10th Feb 2018

Tongue Tie

Through my work in the NHS I have come across many babies with tongue tie. In my work as someone who supports breastfeeding mothers, I feel this has the most impact on breastfeeding success in the first week of life. This affects 1 in 6 babies and appears as a stringy bit of skin or a thicker skin attachment from beneath the tongue which attaches to the base of the mouth.

It is often easy to spot the frontal tongue tie where the tongue appears folded in half and there is an attachment normally underneath the tip of the tongue. Sadly many babies slip through the net and the paediatric check performed on all newborns does not always reveal all tongue ties, particularly the posterior ones.

Often babies are not diagnosed until they are at least a few days old and by this time the parents could have had many problems to contend with including:

  • Baby struggling to remain attached at the breast.
  • Feelings of failure that they have had so many difficulties with feeding their baby.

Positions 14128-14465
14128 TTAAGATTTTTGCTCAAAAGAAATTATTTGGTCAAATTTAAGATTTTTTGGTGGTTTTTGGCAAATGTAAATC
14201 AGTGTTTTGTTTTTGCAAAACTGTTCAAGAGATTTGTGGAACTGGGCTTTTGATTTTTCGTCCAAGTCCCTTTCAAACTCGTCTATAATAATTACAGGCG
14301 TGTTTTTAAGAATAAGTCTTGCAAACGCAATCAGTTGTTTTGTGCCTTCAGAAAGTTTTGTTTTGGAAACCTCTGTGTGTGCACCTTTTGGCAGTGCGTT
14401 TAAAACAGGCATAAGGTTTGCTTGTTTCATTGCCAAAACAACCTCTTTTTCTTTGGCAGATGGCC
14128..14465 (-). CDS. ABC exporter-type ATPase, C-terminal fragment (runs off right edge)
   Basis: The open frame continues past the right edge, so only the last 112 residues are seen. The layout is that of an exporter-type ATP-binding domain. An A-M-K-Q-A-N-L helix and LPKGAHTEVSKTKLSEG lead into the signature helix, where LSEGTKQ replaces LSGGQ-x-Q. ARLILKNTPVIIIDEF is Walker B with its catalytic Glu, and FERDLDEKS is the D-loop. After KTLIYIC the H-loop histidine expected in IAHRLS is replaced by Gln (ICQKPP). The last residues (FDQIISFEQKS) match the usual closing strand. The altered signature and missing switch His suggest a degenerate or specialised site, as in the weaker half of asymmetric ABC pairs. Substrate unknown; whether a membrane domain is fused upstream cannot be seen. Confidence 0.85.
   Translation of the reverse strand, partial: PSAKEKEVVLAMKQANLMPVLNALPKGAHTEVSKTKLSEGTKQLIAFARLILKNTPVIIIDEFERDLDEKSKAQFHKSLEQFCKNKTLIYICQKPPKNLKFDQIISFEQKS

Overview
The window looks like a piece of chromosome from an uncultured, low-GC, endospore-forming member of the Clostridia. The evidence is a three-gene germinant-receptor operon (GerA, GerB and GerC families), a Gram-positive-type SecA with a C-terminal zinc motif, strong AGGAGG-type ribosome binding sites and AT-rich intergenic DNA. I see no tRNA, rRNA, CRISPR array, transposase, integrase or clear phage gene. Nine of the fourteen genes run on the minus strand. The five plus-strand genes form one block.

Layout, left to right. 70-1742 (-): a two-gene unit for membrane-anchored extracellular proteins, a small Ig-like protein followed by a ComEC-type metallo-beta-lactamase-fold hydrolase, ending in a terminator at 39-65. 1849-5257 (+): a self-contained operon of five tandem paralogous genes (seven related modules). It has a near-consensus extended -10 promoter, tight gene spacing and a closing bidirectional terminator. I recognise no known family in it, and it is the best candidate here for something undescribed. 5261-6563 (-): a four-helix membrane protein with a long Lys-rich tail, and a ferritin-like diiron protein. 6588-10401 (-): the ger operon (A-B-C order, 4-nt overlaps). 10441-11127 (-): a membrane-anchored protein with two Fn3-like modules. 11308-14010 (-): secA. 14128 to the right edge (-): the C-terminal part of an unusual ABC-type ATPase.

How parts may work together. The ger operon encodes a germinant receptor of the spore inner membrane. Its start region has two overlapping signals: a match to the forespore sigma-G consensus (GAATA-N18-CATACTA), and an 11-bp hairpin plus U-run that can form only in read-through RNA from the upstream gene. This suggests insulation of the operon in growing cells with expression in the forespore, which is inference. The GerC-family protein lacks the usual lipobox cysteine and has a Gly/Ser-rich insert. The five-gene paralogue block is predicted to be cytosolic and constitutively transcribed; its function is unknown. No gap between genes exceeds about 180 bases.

• Weight loss of over 10% in the first few days of life and a possible re-admission into hospital..
  • Giving up on breastfeeding because it is too difficult.
  • Baby also unable to cup feed (an alternative method of feeding a newborn)
  • Bottle feeding babies who can take almost an hour to drink a bottle and lose contact frequently with the teat..

I have also seen babies with severe tongue ties where there has been little or no impact on their ability to feed well.

Often tongue ties affect several members of the same family and I have visited  families where mum, baby and older sibling all have them. There are other factors such as possible problems with speech which mean that parents are faced with an almost immediate decision over whether to have the tie cut (frenulectomy) or not.

Some hospitals provide this service free of charge. Alternatively it may require a GP referral to another NHS hospital or parents can pay to have the procedure performed privately with a lactation consultant. Before any procedure is carried out there would be a full analysis of the movement of the tongue and other factors that would influence whether the procedure was necessary or not and then you can decide whether or not to consent to treatment.

For parents who decide against this option or who have to wait for the procedure the options for feeding their baby include:

  • Breastfeeding in a laid back position where mum is in a relaxed semi reclined position and baby is supported in one of her arms with baby in a vertical position, stretching up towards the breast..
  • Expressing milk or giving formula¬† and feeding it by bottle using a teat designed for tongue tied babies.

For support with breastfeeding or initial diagnosis of tongue tie please contact Baby Pink Baby Blue.

Blog by: Alison Baker